Salem City Schools hopes to build upon its 2021-22 Standards of Learning scores in the coming year.
The latest round of SOL test results was released in August. Salem’s scores were reviewed during the division’s regular September meeting last week.
“Our expectations are that we return to being one of the top school divisions in the state with regard to student achievement measured by the SOL,” Dr. Curtis Hicks, superintendent for Salem City Schools, said. “Our goal is to improve student achievement across the board. With it, all students will do better.”
For reading among all students, the division had a 74% pass rate for 2021-22, the same as for the previous year. The division’s rates are better than the state-wide rates for reading, which were 69% for 2020-21 and 73% for 2021-22.
Pass rates for math among all students saw a significant uptick this year, going from 60% for 2020-21 to 77% in 2021-22. The division’s rates are better than the state-wide rates for math, which were 54% for 2020-21 and 66% for 2021-22.
Hicks attributed the uptick in last year’s math scores to increased daily instruction.
He described last year as being a “hangover from the pandemic.” Teachers, he said, were trying to make up lost ground.
State Superintendent of Public Instruction Jillian Balow noted when the scores were released that a return to in-person learning made a difference throughout the state.
“The bottom line is that in-person instruction matters. When we compare the 2021-2022 data with achievement in 2020-2021 — when the majority of our students were learning remotely or on hybrid schedules — we can see the difference our teachers made once they were reunited with their students in their classrooms,” Balow said in an Aug. 18 release. “I want to thank all of our teachers for everything they did last year to begin what will be a multiyear recovery effort.”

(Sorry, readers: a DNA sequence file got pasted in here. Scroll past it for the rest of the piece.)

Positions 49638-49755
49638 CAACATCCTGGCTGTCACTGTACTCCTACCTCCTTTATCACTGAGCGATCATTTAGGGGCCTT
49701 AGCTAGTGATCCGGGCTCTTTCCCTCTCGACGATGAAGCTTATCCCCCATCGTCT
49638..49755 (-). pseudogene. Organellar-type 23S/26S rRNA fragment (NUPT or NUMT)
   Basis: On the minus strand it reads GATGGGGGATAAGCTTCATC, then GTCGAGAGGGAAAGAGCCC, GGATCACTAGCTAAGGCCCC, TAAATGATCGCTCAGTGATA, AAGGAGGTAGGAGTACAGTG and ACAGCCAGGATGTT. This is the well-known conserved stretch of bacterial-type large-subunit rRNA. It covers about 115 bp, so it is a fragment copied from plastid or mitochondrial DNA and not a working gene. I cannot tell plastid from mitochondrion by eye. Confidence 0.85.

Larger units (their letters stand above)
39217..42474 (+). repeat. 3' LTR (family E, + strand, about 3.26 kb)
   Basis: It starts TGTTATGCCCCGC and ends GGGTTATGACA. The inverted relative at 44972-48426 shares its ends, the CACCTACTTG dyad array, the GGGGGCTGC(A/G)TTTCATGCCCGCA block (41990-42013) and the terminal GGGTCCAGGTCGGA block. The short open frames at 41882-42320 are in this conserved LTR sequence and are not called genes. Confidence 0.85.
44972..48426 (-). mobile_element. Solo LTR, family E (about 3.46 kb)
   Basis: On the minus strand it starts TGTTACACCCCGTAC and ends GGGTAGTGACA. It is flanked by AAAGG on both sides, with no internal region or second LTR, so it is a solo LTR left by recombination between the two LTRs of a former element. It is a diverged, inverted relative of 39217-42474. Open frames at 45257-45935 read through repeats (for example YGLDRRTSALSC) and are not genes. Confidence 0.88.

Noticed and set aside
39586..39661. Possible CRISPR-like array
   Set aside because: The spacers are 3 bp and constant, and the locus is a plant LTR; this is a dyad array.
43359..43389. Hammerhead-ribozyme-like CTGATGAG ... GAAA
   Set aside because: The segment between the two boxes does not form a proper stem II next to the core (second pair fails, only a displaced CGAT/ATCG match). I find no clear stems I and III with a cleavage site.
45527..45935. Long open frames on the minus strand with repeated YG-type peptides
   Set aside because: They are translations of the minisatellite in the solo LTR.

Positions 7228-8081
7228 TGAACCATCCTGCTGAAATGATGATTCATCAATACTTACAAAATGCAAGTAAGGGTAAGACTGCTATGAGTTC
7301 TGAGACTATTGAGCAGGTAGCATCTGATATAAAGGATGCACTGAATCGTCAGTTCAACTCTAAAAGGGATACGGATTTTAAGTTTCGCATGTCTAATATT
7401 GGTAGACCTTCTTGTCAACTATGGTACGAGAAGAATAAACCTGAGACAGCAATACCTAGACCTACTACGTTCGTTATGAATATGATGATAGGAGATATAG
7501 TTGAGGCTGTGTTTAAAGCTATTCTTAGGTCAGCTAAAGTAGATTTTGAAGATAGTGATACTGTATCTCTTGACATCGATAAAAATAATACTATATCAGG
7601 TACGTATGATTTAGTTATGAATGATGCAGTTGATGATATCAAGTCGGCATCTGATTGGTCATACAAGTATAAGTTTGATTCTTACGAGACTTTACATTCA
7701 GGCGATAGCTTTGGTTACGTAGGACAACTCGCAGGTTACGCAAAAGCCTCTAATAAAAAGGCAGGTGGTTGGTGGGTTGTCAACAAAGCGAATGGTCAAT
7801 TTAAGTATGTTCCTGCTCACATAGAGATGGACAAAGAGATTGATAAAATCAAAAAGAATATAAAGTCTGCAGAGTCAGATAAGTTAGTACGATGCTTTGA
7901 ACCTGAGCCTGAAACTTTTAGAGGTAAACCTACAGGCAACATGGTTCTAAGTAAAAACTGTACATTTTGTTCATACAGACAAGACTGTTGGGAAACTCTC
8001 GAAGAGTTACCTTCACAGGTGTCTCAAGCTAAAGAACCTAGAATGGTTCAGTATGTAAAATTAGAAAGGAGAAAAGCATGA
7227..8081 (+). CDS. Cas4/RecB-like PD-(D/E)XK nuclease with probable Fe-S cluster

This year, Hicks said, students are better prepared to “hit the ground running.” One of the things that he said helped prepare students was a robust summer program.
“It has been a more normal opening. Fortunately, COVID isn’t front and center,” he said of the start of this school year. “We’re really excited to start this year under very positive circumstances.”
The division identified three areas of focus going into the new school year, including high expectations for student attendance, high expectations for student behavior and high expectations for academic responsibility.
“We want kids to be in school, we want them to behave in a way that promotes a safe and disciplined learning environment and we want them to take responsibility for their academic achievement,” Hicks said.
He added that teachers were asked to “extend a lot of grace” to students since the start of the pandemic. This year, he said, will be about “getting kids back on track” because “people typically thrive under clear expectations.”
In looking ahead, Hicks said that he feels a 10% increase in the division’s SOL scores across the board is a realistic goal for the 2022-23 school year.
“Coming out of the pandemic, the scores from this past spring really serve as our baseline. That tells us where we are right now. Then we start to set some incremental goals,” he said.
Historically, the division has strived to achieve a 90% pass rate in all SOL subjects. “It might take us a few years to get there, but our goal is certainly to be among the best performing school divisions in the state with regard to student achievement as measured by the SOLs,” he said.
Hicks also noted that all six of the division’s schools were accredited.